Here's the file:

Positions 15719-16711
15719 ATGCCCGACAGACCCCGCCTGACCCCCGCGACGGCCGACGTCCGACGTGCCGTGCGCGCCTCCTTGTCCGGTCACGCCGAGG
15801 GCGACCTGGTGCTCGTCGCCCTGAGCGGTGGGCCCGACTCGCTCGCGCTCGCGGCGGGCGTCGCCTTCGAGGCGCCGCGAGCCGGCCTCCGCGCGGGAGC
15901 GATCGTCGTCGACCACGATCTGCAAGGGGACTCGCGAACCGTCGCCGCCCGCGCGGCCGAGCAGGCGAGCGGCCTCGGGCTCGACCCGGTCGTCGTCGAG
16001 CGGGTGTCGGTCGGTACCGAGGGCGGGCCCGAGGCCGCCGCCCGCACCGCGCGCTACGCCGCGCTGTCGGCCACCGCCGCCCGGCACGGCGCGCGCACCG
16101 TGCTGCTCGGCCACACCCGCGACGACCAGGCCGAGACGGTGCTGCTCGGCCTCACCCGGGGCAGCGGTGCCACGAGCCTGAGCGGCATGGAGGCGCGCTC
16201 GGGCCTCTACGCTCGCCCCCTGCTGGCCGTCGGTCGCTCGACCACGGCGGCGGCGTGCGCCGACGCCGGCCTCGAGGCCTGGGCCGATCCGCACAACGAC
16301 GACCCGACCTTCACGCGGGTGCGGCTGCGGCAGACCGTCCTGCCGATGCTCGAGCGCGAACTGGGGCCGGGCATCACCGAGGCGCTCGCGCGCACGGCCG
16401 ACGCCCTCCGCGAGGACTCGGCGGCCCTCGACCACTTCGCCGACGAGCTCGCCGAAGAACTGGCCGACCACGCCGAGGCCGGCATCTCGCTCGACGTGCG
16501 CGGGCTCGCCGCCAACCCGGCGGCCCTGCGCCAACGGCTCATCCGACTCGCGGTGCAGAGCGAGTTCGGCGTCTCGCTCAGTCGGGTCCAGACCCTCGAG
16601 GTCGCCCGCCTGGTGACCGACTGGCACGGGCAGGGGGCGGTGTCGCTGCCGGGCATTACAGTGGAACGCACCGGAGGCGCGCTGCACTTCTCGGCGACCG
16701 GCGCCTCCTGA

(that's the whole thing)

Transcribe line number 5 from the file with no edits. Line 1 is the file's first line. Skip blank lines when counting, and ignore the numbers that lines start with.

16001 CGGGTGTCGGTCGGTACCGAGGGCGGGCCCGAGGCCGCCGCCCGCACCGCGCGCTACGCCGCGCTGTCGGCCACCGCCGCCCGGCACGGCGCGCGCACCG